When creativity expert, Fredrik Härén, asked his seminar audience how many thought creativity was important to their work, almost the entire room raised their hands. Next, when asked how many think that they are creative, only a few did.

width=263For Härén, author of The Idea Book and founder of the Interesting Organisation, this is not a surprising response. He has asked these questions at hundreds of seminars in some 30 countries - and the results have been quite similar. Generally, 98% of respondents believe that creativity is important to their work, 45% think of themselves as being creative, while only 2% feel that their organisation is doing enough to help them be creative. He revealed this at a recent Social Conversation, organised by SMU's Lien Centre for Social Innovation.

The country that comes out tops in self-perceived notions of creativity is Iceland, where almost everyone will unequivocally raise their hands when asked if they thought they were creative. The Icelanders are followed by the Americans and the Italians. In contrast, respondents from Asian countries tend to indicate low confidence in their creativity. China was the exception - an average of four out of five respondents raised their hands.

There were some eyebrow-raising twists in the poll results. For example, one would have thought that with their constant pipeline of high-technology electronics goods, South Koreans, a fiercely patriotic group, would have rated themselves high. No one raised their hands, said Härén. His explanation: The Koreans think they're not creative compared to Leonardo da Vinci while the Americans think they are creative compared to their brothers!

What makes an idea?

The concepts of creativity and an idea go hand-in-hand. According to Härén, an idea is what happens when a person takes two known things and then combines them in a totally new way. For example, if one takes the concept of a ship and that of a parachute, one could get parasailing. Similarly, photography and velcro are products of one plus one equals more than two - resultant of combining separate, previously known elements.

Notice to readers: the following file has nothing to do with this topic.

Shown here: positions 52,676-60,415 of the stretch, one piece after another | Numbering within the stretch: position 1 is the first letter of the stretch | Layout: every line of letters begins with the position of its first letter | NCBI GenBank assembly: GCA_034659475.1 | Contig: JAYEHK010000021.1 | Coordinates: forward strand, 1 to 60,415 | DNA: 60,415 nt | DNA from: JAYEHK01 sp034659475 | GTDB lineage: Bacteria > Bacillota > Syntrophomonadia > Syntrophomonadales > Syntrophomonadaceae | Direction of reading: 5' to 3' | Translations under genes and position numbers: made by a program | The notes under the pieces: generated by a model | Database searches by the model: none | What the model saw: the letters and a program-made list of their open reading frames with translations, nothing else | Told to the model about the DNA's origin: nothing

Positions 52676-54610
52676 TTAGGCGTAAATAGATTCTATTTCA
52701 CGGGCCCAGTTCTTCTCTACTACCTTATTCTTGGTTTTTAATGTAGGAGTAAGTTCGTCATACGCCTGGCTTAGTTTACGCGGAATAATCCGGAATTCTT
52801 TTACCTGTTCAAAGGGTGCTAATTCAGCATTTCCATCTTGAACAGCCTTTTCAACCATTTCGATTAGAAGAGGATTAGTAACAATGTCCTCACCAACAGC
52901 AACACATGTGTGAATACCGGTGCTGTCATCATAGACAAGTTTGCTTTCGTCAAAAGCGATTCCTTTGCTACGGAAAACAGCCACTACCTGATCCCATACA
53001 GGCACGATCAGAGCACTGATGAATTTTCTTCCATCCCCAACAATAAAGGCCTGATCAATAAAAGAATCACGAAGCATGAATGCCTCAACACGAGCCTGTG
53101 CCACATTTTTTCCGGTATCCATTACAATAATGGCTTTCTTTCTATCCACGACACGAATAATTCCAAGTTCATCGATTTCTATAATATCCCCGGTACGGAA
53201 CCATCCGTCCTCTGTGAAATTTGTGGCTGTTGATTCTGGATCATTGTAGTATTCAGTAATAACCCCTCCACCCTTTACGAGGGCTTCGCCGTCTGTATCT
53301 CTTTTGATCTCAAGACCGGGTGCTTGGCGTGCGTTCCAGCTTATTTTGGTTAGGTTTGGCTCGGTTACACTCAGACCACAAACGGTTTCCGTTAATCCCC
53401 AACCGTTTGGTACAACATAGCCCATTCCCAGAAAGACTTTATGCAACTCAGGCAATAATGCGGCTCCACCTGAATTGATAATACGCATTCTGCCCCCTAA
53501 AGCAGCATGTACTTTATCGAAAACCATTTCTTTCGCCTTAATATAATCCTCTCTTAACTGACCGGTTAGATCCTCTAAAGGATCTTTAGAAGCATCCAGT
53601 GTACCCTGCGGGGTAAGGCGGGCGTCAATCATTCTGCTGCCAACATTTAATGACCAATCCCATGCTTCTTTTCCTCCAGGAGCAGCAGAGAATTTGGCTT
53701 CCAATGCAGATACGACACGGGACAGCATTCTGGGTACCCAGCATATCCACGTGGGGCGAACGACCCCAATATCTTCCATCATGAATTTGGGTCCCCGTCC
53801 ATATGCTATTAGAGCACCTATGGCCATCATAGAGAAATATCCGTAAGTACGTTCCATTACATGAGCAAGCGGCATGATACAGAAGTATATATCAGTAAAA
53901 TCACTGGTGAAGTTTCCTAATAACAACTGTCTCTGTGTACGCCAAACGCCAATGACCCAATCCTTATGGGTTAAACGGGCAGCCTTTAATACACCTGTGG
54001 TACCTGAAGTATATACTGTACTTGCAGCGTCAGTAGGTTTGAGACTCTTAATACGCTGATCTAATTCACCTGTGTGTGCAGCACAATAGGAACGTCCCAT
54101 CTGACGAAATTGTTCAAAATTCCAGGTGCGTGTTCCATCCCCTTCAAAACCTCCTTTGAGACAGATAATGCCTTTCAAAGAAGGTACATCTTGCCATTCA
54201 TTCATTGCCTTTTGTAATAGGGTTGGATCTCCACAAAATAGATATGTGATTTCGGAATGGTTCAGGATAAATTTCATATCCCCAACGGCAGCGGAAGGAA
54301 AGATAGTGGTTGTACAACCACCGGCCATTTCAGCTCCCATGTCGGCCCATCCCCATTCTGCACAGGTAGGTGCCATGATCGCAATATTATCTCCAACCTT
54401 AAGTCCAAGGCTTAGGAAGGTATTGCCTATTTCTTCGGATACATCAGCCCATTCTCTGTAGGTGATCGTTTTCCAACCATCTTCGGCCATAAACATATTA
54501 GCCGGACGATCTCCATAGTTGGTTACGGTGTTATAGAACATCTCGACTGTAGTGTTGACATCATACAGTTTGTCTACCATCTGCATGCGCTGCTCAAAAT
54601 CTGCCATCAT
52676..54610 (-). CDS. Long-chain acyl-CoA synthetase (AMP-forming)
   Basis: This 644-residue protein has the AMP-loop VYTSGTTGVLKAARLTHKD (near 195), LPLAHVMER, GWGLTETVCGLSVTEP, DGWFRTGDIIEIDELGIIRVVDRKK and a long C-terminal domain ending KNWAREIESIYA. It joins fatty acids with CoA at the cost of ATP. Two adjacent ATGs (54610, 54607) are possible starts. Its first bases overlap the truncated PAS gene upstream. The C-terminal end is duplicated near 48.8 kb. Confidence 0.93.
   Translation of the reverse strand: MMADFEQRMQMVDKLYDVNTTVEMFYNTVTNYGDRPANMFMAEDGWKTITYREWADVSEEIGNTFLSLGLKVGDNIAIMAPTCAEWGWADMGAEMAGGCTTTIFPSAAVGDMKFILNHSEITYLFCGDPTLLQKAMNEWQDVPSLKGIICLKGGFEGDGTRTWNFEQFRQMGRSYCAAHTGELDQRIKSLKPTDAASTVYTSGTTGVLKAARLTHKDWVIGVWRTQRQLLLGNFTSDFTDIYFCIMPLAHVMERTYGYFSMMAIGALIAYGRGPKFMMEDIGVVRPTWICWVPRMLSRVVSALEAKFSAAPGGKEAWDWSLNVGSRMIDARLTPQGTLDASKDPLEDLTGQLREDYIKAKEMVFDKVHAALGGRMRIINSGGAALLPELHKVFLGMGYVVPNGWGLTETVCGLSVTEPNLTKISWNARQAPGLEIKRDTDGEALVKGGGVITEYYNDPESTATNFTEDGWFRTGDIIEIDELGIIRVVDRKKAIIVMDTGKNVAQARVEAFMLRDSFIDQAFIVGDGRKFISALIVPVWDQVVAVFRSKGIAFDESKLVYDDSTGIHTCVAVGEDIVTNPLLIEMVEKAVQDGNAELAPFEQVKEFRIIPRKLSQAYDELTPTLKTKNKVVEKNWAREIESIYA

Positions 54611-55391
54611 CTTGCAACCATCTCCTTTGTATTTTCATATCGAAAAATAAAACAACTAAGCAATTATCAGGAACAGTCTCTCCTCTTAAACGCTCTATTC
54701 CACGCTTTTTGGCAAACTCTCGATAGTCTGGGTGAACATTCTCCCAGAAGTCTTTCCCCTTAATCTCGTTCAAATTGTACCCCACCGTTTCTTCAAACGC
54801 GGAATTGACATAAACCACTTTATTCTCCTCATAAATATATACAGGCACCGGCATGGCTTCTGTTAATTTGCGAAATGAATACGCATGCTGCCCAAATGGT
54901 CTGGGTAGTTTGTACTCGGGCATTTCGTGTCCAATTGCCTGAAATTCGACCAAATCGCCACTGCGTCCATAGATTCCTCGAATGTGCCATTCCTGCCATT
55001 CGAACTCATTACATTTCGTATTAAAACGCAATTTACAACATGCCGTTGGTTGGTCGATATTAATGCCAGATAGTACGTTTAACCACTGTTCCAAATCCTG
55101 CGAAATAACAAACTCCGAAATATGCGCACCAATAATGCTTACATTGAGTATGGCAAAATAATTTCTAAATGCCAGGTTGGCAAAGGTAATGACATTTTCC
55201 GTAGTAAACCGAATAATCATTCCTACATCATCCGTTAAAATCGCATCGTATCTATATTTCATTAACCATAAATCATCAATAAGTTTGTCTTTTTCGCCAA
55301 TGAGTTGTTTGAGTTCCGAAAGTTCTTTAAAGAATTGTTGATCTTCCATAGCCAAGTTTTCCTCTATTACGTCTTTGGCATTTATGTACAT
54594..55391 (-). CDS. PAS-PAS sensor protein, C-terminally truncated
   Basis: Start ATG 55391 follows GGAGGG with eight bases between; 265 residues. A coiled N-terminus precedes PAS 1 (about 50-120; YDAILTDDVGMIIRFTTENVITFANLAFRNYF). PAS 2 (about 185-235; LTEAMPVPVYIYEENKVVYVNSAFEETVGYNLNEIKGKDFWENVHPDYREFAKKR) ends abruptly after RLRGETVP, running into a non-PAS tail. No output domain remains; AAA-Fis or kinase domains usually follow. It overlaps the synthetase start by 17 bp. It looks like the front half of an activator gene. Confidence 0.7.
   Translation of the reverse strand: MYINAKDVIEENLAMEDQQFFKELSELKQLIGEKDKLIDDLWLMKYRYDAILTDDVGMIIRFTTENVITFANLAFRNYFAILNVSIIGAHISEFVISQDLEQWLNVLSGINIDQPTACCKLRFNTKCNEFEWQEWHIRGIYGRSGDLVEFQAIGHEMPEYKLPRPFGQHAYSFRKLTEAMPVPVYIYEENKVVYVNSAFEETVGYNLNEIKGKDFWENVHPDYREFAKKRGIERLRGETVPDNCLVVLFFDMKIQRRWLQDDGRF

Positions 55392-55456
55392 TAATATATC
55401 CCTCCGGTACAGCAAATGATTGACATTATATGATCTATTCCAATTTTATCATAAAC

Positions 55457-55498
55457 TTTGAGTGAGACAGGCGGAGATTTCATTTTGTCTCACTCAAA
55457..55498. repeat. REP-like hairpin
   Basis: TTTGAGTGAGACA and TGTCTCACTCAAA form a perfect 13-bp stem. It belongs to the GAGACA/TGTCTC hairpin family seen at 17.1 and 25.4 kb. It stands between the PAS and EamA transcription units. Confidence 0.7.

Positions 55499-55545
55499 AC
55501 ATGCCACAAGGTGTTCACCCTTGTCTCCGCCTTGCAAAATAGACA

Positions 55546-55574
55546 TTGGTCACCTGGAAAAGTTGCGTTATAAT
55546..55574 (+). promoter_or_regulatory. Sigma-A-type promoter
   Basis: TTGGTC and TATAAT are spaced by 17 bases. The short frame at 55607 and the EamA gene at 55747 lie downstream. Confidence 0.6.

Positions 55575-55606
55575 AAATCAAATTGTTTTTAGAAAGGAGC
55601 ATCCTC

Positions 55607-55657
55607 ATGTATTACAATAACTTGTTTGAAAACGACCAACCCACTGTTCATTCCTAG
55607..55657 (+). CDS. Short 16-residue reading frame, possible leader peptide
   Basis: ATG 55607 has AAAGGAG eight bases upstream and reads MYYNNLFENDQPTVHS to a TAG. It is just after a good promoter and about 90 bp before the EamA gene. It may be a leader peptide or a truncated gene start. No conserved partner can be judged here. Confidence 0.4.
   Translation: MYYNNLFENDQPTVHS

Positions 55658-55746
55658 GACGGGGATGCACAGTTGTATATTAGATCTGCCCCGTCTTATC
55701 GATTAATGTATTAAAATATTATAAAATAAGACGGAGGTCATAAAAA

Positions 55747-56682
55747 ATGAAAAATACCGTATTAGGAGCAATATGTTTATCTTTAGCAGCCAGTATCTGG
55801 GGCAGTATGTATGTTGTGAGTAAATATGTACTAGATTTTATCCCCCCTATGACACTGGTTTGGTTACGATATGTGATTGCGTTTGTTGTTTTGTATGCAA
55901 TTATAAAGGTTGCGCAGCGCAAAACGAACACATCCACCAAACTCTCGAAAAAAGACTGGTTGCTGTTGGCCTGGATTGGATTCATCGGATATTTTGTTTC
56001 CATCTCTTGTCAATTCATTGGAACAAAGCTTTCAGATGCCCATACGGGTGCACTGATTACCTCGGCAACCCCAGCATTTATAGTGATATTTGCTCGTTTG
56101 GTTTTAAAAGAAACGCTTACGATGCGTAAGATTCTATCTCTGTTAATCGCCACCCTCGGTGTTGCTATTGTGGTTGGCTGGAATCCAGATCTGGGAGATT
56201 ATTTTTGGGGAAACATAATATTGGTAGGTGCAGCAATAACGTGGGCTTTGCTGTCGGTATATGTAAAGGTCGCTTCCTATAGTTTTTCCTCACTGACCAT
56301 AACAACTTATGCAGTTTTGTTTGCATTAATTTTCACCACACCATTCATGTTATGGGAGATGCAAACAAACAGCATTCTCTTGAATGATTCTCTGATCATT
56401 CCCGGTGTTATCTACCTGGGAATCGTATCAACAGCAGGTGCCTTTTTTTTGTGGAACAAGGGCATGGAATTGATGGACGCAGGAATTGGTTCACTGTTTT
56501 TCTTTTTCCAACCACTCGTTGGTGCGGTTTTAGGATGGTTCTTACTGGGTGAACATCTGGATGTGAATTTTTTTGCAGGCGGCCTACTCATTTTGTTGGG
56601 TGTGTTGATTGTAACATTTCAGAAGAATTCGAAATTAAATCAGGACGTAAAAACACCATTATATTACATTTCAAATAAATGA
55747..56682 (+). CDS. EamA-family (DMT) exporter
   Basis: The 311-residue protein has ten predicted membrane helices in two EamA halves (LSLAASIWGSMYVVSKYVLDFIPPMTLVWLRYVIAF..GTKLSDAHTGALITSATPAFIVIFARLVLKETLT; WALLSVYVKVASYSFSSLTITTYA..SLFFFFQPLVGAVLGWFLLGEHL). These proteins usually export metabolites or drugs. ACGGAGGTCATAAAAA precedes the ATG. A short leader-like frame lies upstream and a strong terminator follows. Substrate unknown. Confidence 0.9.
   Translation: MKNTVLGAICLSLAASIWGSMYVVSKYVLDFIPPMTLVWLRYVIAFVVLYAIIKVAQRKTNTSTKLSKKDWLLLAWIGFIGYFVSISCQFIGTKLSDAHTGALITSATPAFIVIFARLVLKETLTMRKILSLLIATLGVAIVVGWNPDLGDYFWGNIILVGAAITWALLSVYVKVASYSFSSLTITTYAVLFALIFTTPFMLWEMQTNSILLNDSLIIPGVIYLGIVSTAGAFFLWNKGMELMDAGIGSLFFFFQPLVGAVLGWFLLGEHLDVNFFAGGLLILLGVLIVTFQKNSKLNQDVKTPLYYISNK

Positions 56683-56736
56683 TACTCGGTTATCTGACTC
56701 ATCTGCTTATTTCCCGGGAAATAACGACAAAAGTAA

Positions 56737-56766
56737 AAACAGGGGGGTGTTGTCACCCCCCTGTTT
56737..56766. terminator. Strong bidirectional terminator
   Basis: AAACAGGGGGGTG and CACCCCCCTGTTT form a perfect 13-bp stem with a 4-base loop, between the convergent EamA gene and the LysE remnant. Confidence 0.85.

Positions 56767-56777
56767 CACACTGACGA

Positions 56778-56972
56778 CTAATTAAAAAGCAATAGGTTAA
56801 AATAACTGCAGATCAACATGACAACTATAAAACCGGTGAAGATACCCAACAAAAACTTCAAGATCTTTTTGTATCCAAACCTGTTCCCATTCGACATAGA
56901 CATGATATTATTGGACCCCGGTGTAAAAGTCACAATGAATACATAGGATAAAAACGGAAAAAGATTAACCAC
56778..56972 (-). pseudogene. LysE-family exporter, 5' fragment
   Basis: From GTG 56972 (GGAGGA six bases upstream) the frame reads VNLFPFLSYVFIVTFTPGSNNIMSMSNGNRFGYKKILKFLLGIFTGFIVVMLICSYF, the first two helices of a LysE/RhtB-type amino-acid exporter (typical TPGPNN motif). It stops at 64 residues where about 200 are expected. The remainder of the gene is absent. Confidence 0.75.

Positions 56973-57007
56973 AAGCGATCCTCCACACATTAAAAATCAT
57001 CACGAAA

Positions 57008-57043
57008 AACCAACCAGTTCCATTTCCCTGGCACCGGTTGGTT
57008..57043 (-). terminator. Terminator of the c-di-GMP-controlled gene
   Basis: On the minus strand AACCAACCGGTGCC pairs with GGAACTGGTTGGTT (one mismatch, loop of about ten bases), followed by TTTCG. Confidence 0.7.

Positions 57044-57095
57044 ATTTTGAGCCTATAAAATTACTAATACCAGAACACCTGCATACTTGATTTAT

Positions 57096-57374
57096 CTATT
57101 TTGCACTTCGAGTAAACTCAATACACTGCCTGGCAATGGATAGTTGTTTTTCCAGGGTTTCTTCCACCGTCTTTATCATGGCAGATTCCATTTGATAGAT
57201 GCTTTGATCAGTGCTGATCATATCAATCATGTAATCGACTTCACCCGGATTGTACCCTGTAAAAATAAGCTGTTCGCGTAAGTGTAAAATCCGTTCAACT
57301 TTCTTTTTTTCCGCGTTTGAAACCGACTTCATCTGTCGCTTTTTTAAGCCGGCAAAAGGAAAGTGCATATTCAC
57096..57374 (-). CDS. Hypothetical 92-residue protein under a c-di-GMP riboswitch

It shows that creativity is not brand new. There has never been a brand new idea or a person in history that has invented something brand new. Everything is just building on a previously existing thing, he emphasised.

Härén breaks it down to the following equation: idea = p(k+i) where p is the person, k is knowledge, and i refers to new information. The ability to combine knowledge and information in a new way is important. Just because you have knowledge and information does not mean you are a creative person. But it is also impossible to be a creative person without knowledge and information.

The increasing importance of creativity

Why is creativity becoming more important? With the increase in population and education, as well as accessibility to the internet, the number of people with knowledge has expanded. But the rate of what Härén terms as an idea perception may not be increasing correspondingly.

An idea perception refers to the ability to spot the revolutionary, to understand what it means, to understand the need to do something, and then being a part of change. Take the example of the global financial crisis. While many investors realised the widespread implication of the crisis, few sold their stocks fast enough. This is due to a lack of idea perception said Härén. Many hung on to their stocks and then sold when they could not bear the losses anymore.

In another example of a different context, consider the widespread prevalence of the internet and the well established car industry. After 50 years of the internet, how much of its (influence) do you see in a brand new car? Zero!

Also, a creative idea without real-life applicability is but an idea. Härén said he had spoken with the research and development head of the world's largest paint corporation and they told him that they had invented an unusual kind of paint whose actual colour was not the same as its visual colour. While this might be seen as a technological achievement, no one could come up with a killer application for such an invention.